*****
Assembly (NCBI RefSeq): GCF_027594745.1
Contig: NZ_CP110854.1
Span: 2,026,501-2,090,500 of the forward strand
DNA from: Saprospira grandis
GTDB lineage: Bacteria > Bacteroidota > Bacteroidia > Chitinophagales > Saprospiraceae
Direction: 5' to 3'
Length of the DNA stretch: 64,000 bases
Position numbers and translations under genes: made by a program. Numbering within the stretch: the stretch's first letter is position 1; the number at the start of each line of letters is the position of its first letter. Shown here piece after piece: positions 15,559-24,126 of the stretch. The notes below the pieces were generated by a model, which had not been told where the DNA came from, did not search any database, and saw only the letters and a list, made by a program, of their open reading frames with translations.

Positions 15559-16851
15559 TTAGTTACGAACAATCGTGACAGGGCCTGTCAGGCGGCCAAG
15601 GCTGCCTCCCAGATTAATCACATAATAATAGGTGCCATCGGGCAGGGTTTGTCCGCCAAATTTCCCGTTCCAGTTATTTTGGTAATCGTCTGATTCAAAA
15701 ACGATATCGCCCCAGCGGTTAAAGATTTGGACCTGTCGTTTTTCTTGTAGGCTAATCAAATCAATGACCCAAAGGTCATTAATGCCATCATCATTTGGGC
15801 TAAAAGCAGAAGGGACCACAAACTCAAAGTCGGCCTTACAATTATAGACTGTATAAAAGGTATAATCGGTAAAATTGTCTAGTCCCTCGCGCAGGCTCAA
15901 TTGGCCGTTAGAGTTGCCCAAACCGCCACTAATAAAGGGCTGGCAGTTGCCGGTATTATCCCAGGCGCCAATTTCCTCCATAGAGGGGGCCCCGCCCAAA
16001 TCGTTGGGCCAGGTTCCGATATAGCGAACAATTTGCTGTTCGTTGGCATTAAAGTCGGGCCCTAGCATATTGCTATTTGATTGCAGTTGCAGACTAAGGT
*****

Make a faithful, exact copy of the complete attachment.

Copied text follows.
Assembly (NCBI RefSeq): GCF_027594745.1
Contig: NZ_CP110854.1
Span: 2,026,501-2,090,500 of the forward strand
DNA from: Saprospira grandis
GTDB lineage: Bacteria > Bacteroidota > Bacteroidia > Chitinophagales > Saprospiraceae
Direction: 5' to 3'
Length of the DNA stretch: 64,000 bases
Position numbers and translations under genes: made by a program. Numbering within the stretch: the stretch's first letter is position 1; the number at the start of each line of letters is the position of its first letter. Shown here piece after piece: positions 15,559-24,126 of the stretch. The notes below the pieces were generated by a model, which had not been told where the DNA came from, did not search any database, and saw only the letters and a list, made by a program, of their open reading frames with translations.

Positions 15559-16851
15559 TTAGTTACGAACAATCGTGACAGGGCCTGTCAGGCGGCCAAG
15601 GCTGCCTCCCAGATTAATCACATAATAATAGGTGCCATCGGGCAGGGTTTGTCCGCCAAATTTCCCGTTCCAGTTATTTTGGTAATCGTCTGATTCAAAA
15701 ACGATATCGCCCCAGCGGTTAAAGATTTGGACCTGTCGTTTTTCTTGTAGGCTAATCAAATCAATGACCCAAAGGTCATTAATGCCATCATCATTTGGGC
15801 TAAAAGCAGAAGGGACCACAAACTCAAAGTCGGCCTTACAATTATAGACTGTATAAAAGGTATAATCGGTAAAATTGTCTAGTCCCTCGCGCAGGCTCAA
15901 TTGGCCGTTAGAGTTGCCCAAACCGCCACTAATAAAGGGCTGGCAGTTGCCGGTATTATCCCAGGCGCCAATTTCCTCCATAGAGGGGGCCCCGCCCAAA
16001 TCGTTGGGCCAGGTTCCGATATAGCGAACAATTTGCTGTTCGTTGGCATTAAAGTCGGGCCCTAGCATATTGCTATTTGATTGCAGTTGCAGACTAAGGT